I am not going to miss the confusion that the situation very obviously outlined in that song has brought to my life. I am not going to miss the disappointment and the broken plans. I am not going to miss having that opportunity. 

Ideally, I hope that putting space between us will help recenter the true intentions of our friendship. While I absolutely hate the phrase “I need space” due to personal reasons, right now what I need is space to mentally recharge and to reevaluate what I want. I need to go back to Columbus. I need to go home. 

My Person.

The other night, I had nothing short of an emotional freak out. Naturally, this happened because of only one reason: A boy. My emotional roller coaster ranged from judgmental, pissed off, annoyed, upset, and then ultimately, sad. This all occurred within an hour time period, and trust me, it was for good reason. 

There is one person I can trust to center me during moments such as this. She is someone who I met during my freshman year at Ohio State, but didn’t grow so close with until the last couple of months. She is my partner-in-crime from Spanish class, one of my best friends, and recently became my sister. 

I met Lauren second semester of our freshman year in our third level Spanish class. It was a a four hour attendance class, where most days we sat at a table in the back of the room pretending to understand what was going on. We bonded over awkward in-class presentations, avoiding all possible class participation, and the struggling through Friday mornings. Last January, she received a bid from Delta Zeta, officially finding a home in the sisterhood that I had already called home for a year.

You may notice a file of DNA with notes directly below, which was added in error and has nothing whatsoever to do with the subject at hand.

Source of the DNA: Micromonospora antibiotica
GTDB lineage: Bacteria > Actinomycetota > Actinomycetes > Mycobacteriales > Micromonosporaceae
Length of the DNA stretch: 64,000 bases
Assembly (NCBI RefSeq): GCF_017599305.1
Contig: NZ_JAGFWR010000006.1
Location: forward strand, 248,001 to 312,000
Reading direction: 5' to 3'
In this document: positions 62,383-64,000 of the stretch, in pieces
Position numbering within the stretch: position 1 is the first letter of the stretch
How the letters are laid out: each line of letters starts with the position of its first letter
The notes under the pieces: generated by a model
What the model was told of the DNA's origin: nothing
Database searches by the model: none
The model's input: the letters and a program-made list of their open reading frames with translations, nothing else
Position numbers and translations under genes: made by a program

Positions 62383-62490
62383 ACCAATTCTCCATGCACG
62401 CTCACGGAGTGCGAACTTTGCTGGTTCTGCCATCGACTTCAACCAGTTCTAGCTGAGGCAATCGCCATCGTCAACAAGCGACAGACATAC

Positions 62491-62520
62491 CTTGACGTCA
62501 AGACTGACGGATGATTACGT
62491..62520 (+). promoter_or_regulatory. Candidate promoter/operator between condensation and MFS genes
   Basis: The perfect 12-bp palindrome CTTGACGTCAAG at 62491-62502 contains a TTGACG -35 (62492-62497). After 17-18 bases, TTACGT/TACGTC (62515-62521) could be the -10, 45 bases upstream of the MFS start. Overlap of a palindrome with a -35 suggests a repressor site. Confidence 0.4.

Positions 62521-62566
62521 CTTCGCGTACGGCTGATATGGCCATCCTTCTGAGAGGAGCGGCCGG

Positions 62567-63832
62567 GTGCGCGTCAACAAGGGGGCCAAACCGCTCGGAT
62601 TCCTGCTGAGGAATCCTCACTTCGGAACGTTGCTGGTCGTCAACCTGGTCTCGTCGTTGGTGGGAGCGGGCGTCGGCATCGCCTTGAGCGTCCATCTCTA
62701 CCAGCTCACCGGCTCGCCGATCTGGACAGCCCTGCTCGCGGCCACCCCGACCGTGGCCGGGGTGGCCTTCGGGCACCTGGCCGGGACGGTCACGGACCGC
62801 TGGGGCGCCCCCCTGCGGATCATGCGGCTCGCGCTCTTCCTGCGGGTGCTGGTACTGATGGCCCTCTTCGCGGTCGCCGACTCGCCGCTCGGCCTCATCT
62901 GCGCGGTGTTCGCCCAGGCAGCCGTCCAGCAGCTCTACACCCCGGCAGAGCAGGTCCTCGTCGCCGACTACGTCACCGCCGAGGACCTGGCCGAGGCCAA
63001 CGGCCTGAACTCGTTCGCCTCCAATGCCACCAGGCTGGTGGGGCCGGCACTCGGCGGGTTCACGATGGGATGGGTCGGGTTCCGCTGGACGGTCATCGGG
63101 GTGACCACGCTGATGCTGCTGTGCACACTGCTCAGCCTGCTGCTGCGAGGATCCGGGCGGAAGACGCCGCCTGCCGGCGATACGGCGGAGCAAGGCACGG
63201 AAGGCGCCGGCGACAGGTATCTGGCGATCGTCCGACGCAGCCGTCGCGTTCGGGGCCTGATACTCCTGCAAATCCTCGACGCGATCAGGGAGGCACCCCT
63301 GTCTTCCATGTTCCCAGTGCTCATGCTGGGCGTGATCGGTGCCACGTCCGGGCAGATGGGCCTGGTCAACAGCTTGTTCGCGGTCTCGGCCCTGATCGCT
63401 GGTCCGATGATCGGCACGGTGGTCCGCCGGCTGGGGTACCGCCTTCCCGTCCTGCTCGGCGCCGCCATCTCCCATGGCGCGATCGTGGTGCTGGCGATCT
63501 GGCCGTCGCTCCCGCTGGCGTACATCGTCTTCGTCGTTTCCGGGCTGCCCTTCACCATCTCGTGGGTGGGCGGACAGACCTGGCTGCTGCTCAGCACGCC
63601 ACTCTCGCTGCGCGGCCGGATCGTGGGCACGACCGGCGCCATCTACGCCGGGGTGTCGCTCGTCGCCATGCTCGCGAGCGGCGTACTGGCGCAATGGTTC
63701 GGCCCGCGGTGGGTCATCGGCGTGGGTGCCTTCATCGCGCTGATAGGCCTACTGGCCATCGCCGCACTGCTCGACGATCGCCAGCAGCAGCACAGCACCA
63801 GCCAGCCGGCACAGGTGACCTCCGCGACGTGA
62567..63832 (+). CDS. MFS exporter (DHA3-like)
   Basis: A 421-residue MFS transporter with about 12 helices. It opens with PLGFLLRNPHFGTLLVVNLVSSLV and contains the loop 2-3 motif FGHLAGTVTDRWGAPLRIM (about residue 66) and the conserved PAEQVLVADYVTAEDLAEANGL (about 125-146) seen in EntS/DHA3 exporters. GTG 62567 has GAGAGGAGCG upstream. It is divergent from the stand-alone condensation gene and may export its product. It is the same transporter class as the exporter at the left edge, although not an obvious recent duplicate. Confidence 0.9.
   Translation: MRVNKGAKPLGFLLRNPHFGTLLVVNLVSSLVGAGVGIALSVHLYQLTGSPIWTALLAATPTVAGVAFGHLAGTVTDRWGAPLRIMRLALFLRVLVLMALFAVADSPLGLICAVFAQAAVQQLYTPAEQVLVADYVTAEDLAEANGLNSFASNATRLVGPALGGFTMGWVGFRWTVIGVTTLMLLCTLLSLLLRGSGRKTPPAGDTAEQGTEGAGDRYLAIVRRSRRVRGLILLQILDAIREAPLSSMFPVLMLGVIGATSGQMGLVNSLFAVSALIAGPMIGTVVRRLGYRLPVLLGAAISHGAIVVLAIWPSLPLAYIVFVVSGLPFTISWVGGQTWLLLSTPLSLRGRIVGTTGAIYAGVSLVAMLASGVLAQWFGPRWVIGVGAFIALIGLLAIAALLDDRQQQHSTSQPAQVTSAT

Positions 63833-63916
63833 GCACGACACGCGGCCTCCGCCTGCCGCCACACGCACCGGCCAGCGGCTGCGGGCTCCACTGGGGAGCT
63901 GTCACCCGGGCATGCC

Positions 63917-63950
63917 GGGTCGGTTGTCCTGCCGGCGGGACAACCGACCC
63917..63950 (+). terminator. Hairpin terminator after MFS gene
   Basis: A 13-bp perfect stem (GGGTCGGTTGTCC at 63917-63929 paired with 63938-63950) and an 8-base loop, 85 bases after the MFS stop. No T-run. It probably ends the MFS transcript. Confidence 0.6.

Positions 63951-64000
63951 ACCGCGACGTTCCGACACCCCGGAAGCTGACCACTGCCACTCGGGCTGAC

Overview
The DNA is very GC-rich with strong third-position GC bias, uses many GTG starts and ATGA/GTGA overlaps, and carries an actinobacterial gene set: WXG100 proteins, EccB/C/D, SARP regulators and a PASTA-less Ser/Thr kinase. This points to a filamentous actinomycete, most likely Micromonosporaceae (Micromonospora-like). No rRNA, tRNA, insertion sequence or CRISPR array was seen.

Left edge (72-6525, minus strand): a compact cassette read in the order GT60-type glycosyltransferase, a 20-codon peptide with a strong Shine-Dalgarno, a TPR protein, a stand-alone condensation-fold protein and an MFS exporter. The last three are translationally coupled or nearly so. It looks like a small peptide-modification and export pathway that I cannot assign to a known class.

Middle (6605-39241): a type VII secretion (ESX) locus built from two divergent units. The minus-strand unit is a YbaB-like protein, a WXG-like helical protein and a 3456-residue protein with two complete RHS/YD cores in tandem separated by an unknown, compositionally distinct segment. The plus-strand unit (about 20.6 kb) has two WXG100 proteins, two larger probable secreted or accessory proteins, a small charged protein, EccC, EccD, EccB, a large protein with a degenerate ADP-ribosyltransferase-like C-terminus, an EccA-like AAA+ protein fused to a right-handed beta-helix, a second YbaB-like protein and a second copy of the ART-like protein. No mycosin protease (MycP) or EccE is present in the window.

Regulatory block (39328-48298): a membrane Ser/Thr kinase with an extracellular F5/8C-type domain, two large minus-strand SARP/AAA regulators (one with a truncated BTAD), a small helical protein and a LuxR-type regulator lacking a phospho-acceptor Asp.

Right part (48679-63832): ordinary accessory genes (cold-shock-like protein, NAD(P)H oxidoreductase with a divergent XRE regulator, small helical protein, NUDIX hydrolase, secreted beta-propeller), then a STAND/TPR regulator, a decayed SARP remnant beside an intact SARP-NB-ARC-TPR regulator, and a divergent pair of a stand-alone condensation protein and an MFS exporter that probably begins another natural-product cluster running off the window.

Since January, Lauren and I have bonded over everything from aimless drives through our neighborhoods to our personal issues with men. We have taken countless selfies with the most interesting of props (#tbt the oatmeal selfie), reveled in a shared hatred for the University of Cincinnati, and spent a solid three hours at a TG running away from Konnor with a K. It was how she responded to my emotional freak out and then felt comfortable enough to confide in me the night after that cemented what an important person she is to me. To quote the show that coined this term: “If I murdered someone, she’s the person I’d call to help me drag the corpse across the living room floor. She’s my person.”  



The Game.